SOLILOQUY:Open window policy disturbs sleep
My brother once worked in the air conditioning business in Bakersfield, Calif. Bakersfield is not quite Death Valley, but close. The high, as I write this, is 106 degrees. So it’s a great place to live if you’re in air conditioning.
Once, when he visited our home in Aberdeen, my brother offered to help install central air in our 100-year-old home, but since the project involved extensive duct work in plaster walls, we turned down the offer. Every summer since, I’ve questioned that decision.
Our home is only slowly being modernized. We do have indoor plumbing, but we still hassle with old sash windows twice a year: storm windows come down in spring; then screens go up.
In fall, we reverse the process. I say we, but I really mean my husband, Art.
Art creaks more as he moves, and my own joints moan and balk, so I wonder how much longer this system will work.
Still, I love fresh air wafting through open windows. Sometimes, Art’s allergies kick in, but it’s a small price to pay for fresh air. A small price for me anyway.
Eventually tiring of fresh air, Art lugs the window air conditioners up from the basement. For Art, this involves two trips up narrow stairs, as he staggers under the weight of massive units. It also means hauling them downstairs when summer’s over. Usually, when summer’s long over and there is danger of the Freon freezing.
Because our window air conditioners only cool the living room and one downstairs bedroom, our own bedroom remains, uh, warm.
This means open windows all night long. We hear activity that people with air conditioning miss. If a distant neighbor experiences car trouble, we hear the engine turn over and over.
If a kid installs new stereo speakers in his car and zooms up and down the street with a big, bad, bass-booming beat, we’ll be the first to know.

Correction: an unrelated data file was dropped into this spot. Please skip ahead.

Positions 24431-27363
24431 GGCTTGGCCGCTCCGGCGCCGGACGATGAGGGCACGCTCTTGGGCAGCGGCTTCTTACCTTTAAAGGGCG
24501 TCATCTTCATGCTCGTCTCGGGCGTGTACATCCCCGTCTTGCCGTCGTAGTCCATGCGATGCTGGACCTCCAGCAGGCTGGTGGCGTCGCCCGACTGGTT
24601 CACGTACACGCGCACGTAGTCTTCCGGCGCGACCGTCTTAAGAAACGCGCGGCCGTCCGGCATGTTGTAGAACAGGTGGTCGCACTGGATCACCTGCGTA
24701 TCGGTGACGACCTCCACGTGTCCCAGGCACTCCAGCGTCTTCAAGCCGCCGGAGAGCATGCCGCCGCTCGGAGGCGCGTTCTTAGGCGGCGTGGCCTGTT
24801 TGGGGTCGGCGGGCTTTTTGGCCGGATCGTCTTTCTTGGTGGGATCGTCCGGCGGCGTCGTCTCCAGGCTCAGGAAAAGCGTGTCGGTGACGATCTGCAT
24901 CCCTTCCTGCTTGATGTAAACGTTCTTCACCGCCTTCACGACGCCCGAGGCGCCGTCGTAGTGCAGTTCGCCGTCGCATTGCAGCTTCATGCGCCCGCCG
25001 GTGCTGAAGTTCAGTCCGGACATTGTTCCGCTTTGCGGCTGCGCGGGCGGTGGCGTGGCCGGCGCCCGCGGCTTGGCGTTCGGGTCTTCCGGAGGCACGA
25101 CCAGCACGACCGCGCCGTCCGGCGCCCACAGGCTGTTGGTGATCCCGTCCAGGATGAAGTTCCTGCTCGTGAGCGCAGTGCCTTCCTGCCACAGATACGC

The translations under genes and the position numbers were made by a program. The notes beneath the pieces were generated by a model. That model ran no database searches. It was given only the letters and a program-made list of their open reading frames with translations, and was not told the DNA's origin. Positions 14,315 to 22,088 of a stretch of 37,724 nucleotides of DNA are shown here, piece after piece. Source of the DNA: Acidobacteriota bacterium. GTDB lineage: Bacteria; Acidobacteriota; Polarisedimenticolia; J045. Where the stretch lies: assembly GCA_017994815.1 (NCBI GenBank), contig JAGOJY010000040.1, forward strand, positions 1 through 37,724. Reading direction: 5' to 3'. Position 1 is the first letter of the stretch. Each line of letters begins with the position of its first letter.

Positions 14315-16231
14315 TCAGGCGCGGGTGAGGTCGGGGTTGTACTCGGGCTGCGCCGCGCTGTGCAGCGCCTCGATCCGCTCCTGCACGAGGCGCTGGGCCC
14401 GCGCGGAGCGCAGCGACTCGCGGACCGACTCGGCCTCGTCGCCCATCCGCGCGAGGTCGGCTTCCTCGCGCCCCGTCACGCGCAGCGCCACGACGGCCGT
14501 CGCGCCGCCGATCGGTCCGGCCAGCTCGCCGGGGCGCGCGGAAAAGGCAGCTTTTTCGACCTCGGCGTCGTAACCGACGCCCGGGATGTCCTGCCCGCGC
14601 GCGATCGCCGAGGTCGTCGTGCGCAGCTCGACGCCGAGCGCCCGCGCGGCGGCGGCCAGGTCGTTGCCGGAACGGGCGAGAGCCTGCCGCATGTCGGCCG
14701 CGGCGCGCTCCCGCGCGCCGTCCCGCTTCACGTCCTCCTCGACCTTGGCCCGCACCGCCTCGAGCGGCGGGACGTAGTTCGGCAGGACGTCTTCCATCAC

We can always tell when it’s 2 a.m. and the bars close.
We can identify, by bark, dogs on our block.
We know which neighbors use a fire pit late Friday night and which neighbors mow before 9 a.m. on Saturday.
We also learn the habits of local birds. Some birds stay up pretty late. They do it for spite.
Other birds are up even before the dogs, even before the sun, even before the worms.
We put up with our own resident mockingbird, who offers a huge repertoire of bird sounds and other environmental noises, starting at 5 a.m. He doesn’t know the Jetboot Jack computer game noise one of his ancestors repeated. Still, this bird returns each year and hangs out in our neighbor’s walnut tree, clicking, chirping and whizzing at early hours.
This year, he’s picked up a new call which sounds like a woman screaming in terror. I’ve gotten used to it now, but it was jarring to wake up to that call at first. I kind of wonder where he spent the winter and whether anyone has gone missing from that community.
My husband is annoyed that I hear a neighbor’s air conditioner and think it is water running in our own house. I also hear large trucks back up and think the beeping is from a smoke alarm upstairs. With an open window policy, you just never know, and somebody needs to check out potential trouble. That someone is usually not me.
We may install central air someday. Until then, we’ll just be one with the environment. It could be worse. We could be one with the sweltering environment of Bakersfield.
Donna Marmorstein writes and lives in Aberdeen. You can contact her at email@example.com.